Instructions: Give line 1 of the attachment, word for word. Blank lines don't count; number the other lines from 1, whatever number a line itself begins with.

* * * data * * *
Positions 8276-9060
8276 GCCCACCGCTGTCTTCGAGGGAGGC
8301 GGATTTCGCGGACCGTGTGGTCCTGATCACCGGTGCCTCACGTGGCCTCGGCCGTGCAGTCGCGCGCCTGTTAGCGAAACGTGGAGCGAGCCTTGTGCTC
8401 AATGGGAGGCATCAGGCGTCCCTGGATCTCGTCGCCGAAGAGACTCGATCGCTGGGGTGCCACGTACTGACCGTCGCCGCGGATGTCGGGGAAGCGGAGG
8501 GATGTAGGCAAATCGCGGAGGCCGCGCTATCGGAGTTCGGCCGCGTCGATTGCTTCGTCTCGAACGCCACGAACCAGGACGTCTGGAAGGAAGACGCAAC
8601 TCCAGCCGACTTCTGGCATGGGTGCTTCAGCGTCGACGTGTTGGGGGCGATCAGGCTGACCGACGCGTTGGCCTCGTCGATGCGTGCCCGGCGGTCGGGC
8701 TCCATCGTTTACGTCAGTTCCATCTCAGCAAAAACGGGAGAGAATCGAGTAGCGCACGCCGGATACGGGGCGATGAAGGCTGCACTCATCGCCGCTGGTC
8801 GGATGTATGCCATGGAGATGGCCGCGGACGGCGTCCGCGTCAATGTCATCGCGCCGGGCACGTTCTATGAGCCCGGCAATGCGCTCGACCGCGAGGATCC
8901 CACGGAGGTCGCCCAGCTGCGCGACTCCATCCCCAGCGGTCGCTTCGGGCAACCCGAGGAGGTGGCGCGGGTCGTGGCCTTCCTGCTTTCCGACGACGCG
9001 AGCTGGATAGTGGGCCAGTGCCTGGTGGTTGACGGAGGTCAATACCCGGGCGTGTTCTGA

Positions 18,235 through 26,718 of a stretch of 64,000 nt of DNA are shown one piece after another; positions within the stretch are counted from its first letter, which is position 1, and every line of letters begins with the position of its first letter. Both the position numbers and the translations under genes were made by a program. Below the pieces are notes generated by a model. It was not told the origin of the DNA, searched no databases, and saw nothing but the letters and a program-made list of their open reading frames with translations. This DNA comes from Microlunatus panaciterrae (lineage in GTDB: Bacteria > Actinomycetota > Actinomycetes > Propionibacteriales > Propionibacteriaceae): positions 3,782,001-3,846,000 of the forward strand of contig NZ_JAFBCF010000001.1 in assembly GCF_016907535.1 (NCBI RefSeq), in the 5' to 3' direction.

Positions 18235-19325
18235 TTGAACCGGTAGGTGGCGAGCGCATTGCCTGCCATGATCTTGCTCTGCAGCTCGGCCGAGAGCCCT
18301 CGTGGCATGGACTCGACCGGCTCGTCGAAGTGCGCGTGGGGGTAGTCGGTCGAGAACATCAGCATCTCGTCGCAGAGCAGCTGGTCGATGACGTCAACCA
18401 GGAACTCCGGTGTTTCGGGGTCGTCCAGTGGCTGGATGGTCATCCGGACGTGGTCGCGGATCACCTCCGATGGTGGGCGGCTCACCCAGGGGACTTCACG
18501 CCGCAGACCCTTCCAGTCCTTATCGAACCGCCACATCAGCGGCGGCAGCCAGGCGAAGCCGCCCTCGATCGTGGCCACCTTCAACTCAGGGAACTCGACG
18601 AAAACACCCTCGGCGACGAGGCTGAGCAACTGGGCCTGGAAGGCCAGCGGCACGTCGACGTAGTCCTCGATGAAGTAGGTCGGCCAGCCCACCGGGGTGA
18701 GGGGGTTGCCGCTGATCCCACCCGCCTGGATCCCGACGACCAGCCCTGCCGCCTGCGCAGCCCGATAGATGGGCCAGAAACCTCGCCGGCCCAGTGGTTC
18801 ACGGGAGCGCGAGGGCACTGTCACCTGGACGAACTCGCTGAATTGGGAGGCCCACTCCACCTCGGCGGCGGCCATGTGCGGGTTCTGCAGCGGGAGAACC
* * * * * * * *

Positions 8276-9060